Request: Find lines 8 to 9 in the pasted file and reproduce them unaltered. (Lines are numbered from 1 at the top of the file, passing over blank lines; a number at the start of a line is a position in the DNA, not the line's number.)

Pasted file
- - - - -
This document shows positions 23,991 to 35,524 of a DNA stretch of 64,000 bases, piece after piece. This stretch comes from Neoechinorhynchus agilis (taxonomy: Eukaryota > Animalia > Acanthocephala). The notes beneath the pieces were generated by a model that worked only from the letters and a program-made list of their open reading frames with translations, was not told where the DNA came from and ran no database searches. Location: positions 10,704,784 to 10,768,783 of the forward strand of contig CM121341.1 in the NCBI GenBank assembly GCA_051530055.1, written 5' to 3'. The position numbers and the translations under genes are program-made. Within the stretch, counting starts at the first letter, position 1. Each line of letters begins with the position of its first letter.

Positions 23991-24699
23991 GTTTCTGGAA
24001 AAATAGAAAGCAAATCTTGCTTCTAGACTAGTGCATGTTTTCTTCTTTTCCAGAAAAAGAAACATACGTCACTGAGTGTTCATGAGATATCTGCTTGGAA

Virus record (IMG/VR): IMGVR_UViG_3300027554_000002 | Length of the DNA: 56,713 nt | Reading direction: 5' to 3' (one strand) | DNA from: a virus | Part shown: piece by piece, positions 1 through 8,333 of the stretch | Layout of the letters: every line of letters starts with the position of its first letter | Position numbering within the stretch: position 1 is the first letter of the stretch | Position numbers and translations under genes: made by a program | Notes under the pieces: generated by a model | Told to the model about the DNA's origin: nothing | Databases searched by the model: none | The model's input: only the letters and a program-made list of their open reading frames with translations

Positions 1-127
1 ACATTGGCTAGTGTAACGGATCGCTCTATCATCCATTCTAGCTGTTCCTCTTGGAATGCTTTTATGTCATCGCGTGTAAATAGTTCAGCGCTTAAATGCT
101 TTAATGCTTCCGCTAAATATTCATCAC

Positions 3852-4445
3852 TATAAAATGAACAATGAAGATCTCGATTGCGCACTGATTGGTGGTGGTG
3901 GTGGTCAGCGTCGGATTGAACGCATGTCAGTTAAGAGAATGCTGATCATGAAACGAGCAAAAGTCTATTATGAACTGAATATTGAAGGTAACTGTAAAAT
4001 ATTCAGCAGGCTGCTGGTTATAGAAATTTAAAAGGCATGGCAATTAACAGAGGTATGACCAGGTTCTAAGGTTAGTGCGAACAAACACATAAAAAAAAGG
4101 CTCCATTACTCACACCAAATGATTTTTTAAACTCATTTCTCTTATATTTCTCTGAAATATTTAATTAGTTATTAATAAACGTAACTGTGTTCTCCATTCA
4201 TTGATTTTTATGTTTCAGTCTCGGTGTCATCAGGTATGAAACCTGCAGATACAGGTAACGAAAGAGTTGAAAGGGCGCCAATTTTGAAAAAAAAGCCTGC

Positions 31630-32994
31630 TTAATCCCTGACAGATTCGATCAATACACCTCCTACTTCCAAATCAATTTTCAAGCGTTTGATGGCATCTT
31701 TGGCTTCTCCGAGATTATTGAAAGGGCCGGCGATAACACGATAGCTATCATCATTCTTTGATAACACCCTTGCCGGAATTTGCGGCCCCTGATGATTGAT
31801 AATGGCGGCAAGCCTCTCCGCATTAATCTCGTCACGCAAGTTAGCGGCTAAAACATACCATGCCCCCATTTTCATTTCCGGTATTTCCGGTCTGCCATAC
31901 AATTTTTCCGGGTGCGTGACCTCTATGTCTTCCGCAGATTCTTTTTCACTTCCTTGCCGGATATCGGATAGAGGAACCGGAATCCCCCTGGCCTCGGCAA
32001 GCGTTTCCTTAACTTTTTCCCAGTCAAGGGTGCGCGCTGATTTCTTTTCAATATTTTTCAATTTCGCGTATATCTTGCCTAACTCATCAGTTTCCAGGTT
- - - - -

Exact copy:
101 TTAATGCTTCCGCTAAATATTCATCAC

Positions 3852-4445